By Irina Petropavlovskikh, Secretary of the International Ozone Commission and a CIRES and NOAA scientist
September 16th is International Day for the Preservation of the Ozone Layer, celebrating the 1987 anniversary of the Montreal Protocol on Substances that Deplete the Ozone Layer. This protocol is the first environmental treaty to achieve universal ratification. The Montreal Protocol’s Kigali amendment, ratified on 1 January 2019, aims at mitigating the future impact on the Earth’s climate of hydrofluorocarbons or HFCs, which are substitutes for ozone depleting substances (ODSs) and powerful greenhouse gases. Universal ratification and compliance with this amendment would avoid about 0.5°C global temperature rise by the end of this century.
The theme of the International Day for the Preservation of the Ozone Layer on 16 September 2019 is: “32 Years and Healing.”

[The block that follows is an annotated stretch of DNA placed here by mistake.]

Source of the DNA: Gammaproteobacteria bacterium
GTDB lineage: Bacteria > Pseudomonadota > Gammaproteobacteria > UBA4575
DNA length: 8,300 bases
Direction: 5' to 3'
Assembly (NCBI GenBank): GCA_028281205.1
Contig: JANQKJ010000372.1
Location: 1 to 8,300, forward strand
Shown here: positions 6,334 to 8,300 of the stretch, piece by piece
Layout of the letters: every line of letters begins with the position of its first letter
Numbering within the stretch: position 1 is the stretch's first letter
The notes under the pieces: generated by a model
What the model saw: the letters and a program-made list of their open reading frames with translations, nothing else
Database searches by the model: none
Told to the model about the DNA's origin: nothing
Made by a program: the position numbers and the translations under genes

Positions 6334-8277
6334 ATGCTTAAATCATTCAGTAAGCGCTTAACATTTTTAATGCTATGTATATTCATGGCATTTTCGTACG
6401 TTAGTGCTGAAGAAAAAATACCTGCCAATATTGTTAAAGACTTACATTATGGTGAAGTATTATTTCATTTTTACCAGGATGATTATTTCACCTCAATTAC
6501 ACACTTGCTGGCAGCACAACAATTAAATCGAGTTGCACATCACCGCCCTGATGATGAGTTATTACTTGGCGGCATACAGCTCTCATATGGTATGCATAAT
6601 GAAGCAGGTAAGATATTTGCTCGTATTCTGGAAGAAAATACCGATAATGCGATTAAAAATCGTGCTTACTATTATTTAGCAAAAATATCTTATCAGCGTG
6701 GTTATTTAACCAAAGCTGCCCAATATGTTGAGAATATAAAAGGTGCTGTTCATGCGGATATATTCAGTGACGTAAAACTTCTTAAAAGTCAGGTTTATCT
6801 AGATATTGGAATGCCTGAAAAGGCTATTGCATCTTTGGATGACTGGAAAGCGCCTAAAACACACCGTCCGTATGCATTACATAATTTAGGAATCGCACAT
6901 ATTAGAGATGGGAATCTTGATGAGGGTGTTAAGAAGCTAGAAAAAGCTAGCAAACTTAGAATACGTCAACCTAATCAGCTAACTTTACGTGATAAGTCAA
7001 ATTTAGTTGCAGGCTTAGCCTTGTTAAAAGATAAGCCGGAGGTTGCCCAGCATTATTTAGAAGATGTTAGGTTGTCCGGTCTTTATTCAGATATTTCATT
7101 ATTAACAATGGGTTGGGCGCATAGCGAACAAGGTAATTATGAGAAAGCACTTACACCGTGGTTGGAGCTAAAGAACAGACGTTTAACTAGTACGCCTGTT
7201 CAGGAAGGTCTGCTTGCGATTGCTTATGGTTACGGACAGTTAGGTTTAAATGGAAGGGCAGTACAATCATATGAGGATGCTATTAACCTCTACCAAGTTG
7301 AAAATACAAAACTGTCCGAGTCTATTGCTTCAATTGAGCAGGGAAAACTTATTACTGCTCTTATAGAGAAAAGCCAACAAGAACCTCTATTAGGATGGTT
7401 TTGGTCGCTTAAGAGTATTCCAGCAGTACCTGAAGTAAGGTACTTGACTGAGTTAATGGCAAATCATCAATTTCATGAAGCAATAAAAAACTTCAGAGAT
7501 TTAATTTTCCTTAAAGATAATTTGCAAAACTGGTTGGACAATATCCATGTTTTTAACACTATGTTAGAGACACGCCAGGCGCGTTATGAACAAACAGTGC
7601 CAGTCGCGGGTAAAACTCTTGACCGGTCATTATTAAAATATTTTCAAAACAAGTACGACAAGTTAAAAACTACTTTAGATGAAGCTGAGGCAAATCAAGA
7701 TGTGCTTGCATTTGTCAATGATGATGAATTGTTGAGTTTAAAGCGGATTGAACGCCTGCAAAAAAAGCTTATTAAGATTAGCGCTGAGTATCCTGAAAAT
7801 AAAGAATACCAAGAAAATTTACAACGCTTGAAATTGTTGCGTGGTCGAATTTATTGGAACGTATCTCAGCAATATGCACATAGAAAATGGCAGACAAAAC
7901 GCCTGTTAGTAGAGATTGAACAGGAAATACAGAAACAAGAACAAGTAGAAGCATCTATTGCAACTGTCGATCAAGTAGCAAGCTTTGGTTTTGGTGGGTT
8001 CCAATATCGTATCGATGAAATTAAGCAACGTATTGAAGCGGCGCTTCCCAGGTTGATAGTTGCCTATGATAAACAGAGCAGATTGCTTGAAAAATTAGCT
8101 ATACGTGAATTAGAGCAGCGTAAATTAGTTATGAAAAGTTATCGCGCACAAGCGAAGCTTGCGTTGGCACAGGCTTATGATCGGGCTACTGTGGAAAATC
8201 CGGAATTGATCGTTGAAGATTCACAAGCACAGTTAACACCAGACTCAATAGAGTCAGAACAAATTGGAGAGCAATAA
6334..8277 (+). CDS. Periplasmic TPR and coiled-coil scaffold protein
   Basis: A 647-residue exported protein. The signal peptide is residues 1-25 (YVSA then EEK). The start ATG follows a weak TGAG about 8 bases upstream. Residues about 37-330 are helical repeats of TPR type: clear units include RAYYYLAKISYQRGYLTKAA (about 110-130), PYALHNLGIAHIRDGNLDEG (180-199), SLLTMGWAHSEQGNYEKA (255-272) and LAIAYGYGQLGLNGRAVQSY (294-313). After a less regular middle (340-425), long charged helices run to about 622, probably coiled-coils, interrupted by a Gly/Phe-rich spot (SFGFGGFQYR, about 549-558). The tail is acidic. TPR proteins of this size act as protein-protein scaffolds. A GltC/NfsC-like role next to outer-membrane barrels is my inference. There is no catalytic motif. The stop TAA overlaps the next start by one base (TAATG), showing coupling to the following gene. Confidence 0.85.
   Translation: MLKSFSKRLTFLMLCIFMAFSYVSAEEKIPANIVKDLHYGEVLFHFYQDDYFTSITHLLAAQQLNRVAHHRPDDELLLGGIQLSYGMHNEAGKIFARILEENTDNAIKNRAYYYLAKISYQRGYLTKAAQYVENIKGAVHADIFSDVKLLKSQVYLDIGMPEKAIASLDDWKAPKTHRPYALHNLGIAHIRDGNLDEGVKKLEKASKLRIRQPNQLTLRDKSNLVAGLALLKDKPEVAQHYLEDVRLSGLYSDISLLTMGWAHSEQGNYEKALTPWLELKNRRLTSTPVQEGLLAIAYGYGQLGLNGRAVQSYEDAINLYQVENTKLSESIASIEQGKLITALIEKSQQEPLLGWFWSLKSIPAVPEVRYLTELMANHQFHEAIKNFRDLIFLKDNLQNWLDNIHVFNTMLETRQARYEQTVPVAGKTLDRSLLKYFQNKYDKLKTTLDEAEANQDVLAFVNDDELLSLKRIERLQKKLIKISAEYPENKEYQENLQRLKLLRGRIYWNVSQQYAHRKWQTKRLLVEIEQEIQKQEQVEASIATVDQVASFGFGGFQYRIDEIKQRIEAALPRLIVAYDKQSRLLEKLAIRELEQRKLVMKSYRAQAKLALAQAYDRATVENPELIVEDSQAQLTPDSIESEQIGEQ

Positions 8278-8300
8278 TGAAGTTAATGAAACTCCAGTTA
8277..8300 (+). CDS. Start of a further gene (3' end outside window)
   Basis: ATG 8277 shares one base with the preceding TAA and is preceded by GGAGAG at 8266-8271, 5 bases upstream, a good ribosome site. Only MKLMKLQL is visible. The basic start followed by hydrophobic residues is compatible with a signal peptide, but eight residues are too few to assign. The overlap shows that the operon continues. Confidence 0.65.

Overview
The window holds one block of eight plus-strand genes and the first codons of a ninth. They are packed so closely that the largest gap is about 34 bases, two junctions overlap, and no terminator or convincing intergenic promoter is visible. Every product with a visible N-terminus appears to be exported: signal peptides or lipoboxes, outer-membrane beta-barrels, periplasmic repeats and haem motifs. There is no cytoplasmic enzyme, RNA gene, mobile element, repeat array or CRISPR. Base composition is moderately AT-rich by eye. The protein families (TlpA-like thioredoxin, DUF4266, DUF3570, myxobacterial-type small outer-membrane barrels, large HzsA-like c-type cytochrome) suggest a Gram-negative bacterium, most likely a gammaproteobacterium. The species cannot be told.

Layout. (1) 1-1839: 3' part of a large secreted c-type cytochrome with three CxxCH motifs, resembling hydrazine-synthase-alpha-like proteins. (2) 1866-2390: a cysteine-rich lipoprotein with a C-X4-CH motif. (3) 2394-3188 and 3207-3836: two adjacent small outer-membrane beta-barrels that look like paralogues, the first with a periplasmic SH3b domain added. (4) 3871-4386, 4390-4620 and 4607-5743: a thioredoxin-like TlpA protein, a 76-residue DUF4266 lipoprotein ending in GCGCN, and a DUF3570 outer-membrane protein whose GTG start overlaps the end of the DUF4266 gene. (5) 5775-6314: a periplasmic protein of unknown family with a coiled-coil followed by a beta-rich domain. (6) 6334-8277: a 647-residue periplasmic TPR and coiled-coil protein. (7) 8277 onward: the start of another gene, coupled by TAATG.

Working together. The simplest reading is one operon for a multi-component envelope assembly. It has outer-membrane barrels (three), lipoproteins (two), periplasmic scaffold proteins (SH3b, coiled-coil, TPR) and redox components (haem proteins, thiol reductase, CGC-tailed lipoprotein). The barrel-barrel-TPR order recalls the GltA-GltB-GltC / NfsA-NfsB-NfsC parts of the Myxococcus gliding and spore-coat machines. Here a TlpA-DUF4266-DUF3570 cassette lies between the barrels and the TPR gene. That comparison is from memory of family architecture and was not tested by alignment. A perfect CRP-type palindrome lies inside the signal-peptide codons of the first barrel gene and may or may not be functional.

The International Ozone Commission, on the 32nd anniversary of the Montreal Protocol, reports success in healing of the ozone layer, with these highlights:
- Total atmospheric Ozone Depleting Substances (ODS) levels continue to decrease around the world according to the findings of the Scientific Assessment of Ozone Depletion: 2018 [WMO/UNEP, 2018].
- The Earth’s ozone layer continues to heal.
- The Antarctic ozone hole is also improving.
- Our ability to follow the future trends of ozone levels is crucially dependent on satellite, balloon, and ground-based ozone observing systems.
Read more of the IO3C press release here.
For the current state of the ozone layer at the South Pole and to learn what happens to ozone during the Antarctic spring ozone season, follow this blog and vision NOAA’s South Pole Ozone webpage.